Hillary Clinton is no stranger to criticism of her politics, credibility, her family’s foundation or even her fashion sense. But after the launch of her campaign, a new line of attack was opened up.
The latest isn’t a novel argument about her voting record or personal email server, but instead fundamentally questions her campaign strategy — a strategy that even down-ballot candidates can replicate.
This critique, published in the New York Times, pans Clinton's state-focused campaign in favor of a nationwide one. Everyone is entitled to their own opinion, but what the sources in this piece seem to forget is that when Bill Clinton ran for president in 1992, the demographics and political leanings of the country were strikingly different than they are today.
Moreover, Ross Perot being on the ballot changed the calculus considerably and put many states “in-play” for the governor of Arkansas which wouldn't have been the case without Perot syphoning votes away from then-President George H. W. Bush.
The thesis of the Times piece is that Hillary Clinton’s strategy should be modeled more like her husband’s was, as a campaign focused on states across the entire country rather than on a handful of swing states, in order to create national buy-in to Clinton, should she win the presidency. This buy-in will allow for an easier time governing as people across the country feel more connected to the actions and decisions the president is making in office, in a way that running a state focused campaign (as Clinton seems to be doing) doesn’t allow for.
On a theoretical level, there’s some truth to this argument. If Clinton runs a nationwide campaign, she could potentially get more buy-in from uncontested states like New York, Montana, or Texas. But if we look at this idea outside of an academic world and apply it to actually running for President in 2016, a nationwide campaign is not only a colossal waste of time and money, it also neglects the reality that governing in today’s political arena has more to do with getting a bill through Congress than with America’s buy-in.
With this in mind, what Clinton appears to be doing is running a smart, data-driven strategy that has grown out of the 2008 Obama primary campaign. The 2008 primary was revolutionary in that Obama’s campaign didn’t look at the most desirable states from a size standpoint, but instead figured out what the actual end goal was (in this case how many delegates he needed) and what the best path to get there was.
This shift took the campaign away from going after glamorous states with the largest number of votes, and instead pointed it towards how to get to the ultimate goal on Election Day in the quickest and most cost effective way. Granted, it now sounds ridiculous to call this revolutionary, but at the time this was a vastly different approach than had been done previously.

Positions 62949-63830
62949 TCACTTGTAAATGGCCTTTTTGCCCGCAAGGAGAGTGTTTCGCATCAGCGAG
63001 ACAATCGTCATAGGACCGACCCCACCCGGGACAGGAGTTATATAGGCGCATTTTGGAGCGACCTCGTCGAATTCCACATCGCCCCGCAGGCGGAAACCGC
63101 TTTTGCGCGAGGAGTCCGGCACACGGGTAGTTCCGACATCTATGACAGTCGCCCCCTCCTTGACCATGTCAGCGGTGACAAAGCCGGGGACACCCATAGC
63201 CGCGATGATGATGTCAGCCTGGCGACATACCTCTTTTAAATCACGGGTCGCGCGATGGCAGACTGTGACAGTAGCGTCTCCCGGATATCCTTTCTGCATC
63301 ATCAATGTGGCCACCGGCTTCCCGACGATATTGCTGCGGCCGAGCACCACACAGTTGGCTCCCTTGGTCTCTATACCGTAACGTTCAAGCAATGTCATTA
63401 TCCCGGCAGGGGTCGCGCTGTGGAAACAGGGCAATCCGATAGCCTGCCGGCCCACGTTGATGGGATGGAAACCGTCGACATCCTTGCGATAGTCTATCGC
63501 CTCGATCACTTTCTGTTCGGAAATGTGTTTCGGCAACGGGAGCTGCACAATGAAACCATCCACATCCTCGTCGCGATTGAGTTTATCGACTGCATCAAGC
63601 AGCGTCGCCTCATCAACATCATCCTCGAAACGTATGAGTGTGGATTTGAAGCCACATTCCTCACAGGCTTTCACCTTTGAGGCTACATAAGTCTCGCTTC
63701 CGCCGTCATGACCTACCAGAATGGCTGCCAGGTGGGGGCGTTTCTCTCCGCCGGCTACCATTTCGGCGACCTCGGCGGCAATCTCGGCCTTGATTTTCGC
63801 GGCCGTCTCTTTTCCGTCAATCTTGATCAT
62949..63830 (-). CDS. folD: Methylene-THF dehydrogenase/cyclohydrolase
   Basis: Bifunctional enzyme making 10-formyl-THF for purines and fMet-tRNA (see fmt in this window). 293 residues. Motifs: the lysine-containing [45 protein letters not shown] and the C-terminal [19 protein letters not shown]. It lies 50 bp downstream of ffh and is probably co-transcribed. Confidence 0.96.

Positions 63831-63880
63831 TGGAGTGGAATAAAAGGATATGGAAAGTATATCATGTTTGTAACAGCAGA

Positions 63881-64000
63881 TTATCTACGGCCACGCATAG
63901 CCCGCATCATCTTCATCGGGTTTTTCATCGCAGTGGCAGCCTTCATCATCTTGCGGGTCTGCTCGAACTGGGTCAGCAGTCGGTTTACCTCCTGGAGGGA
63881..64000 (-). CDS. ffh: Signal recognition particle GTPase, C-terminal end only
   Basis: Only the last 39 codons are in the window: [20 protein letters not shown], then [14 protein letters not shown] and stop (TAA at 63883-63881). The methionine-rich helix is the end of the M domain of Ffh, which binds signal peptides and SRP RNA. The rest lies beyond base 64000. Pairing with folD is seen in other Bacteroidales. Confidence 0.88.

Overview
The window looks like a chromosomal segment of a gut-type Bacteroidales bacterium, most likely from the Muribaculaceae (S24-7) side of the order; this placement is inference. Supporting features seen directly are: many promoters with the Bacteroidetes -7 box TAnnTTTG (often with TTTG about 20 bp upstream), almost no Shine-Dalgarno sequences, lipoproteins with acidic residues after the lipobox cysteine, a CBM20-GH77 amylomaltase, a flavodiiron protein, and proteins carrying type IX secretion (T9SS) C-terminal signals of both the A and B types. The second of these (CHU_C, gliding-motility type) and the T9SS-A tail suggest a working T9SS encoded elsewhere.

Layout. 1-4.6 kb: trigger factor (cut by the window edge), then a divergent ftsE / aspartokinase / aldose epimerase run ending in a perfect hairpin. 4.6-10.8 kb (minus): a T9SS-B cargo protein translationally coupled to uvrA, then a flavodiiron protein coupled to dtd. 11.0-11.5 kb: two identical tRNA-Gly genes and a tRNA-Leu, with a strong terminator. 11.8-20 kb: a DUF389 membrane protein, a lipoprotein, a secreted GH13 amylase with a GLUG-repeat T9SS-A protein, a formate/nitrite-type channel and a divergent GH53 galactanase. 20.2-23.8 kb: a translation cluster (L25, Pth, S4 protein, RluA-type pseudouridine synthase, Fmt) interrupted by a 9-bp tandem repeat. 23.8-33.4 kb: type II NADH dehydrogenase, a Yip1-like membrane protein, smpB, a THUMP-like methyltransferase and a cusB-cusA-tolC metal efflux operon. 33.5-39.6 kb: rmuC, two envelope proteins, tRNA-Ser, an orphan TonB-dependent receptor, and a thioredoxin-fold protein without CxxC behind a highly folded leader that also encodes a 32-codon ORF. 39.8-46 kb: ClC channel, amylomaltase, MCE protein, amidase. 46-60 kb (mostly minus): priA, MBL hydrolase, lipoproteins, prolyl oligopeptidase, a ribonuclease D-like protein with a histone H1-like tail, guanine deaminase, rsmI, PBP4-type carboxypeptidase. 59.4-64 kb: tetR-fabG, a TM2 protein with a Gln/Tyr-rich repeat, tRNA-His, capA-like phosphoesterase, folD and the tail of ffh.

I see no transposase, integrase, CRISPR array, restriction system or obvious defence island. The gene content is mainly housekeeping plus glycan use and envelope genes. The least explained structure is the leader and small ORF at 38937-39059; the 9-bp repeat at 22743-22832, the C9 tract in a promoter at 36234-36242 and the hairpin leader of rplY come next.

So what does this mean for candidates who aren’t running campaigns with billions of dollars at their disposal? There are still three important lessons to be learned in how to apply Clinton’s strategy to smaller races.
A successful campaign needs to clearly identify its goals. Once that’s done, it must determine its current place in voters’ minds by understanding the political landscape of the district and what voters’ priorities and motivating issues are. Finally, the campaign’s strategy should revolve around how to successfully move from the current standing to reaching the stated goals.
Ultimately, campaign strategy at any level needs to be understood more deeply than just getting to 50 percent-plus one vote. Even at a city council level, candidates shouldn’t be wasting time going to every forum they’re invited to or calling every registered voter. Instead, time and resources should be spent figuring out which voters already stand with the candidate and which voters are never going to move to the candidate’s side. Only then can it be determined who’s in-between those two groups and how to reach out to them.
Nationally, the group of voters who’re truly persuadable is incredibly small. As our past research shows, only 5 percent of Americans are truly “independent” voters: ideologically centrist and unaffiliated with either political party.
But as we move lower down the ballot to smaller races, these groups of movable voters begin to increase. This is because a race for city council, for example, tends not to be as politicized, nationalized, or as publicized as a large campaign. So while smaller campaigns won’t fundraise or spend over $1 billion as Clinton is likely to do, these campaigns do have more truly persuadable voters to work with.
Even if they have a smaller budget, they can still run a smart data-driven campaign. Every campaign and every candidate should be able to point to numbers as the reason for why they’re allocating their time and money to certain areas.
Remember: campaigns are about winning, not trying to get buy-in to what you may do when in office.
Stefan Hankin is founder and president of Lincoln Park Strategies, a Washington D.C.-based public opinion firm. Follow him on Twitter at @LPStrategies.